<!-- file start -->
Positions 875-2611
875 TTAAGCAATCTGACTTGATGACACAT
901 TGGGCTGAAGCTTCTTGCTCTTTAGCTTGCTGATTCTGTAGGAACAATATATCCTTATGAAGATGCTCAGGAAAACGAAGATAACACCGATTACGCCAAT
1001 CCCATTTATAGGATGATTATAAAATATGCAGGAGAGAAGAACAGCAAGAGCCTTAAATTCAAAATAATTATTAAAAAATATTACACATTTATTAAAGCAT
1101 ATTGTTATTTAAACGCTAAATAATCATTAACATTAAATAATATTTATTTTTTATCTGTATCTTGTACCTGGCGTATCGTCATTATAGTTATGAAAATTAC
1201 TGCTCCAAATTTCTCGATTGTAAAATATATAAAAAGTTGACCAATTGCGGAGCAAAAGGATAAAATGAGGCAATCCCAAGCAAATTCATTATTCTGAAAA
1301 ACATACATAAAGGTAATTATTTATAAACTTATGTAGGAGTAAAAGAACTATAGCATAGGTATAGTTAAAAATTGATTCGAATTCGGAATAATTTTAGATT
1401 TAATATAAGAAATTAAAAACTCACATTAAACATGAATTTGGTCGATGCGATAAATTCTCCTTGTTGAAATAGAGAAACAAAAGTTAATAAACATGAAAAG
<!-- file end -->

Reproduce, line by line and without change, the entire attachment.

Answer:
Positions 875-2611
875 TTAAGCAATCTGACTTGATGACACAT
901 TGGGCTGAAGCTTCTTGCTCTTTAGCTTGCTGATTCTGTAGGAACAATATATCCTTATGAAGATGCTCAGGAAAACGAAGATAACACCGATTACGCCAAT
1001 CCCATTTATAGGATGATTATAAAATATGCAGGAGAGAAGAACAGCAAGAGCCTTAAATTCAAAATAATTATTAAAAAATATTACACATTTATTAAAGCAT
1101 ATTGTTATTTAAACGCTAAATAATCATTAACATTAAATAATATTTATTTTTTATCTGTATCTTGTACCTGGCGTATCGTCATTATAGTTATGAAAATTAC
1201 TGCTCCAAATTTCTCGATTGTAAAATATATAAAAAGTTGACCAATTGCGGAGCAAAAGGATAAAATGAGGCAATCCCAAGCAAATTCATTATTCTGAAAA
1301 ACATACATAAAGGTAATTATTTATAAACTTATGTAGGAGTAAAAGAACTATAGCATAGGTATAGTTAAAAATTGATTCGAATTCGGAATAATTTTAGATT
1401 TAATATAAGAAATTAAAAACTCACATTAAACATGAATTTGGTCGATGCGATAAATTCTCCTTGTTGAAATAGAGAAACAAAAGTTAATAAACATGAAAAG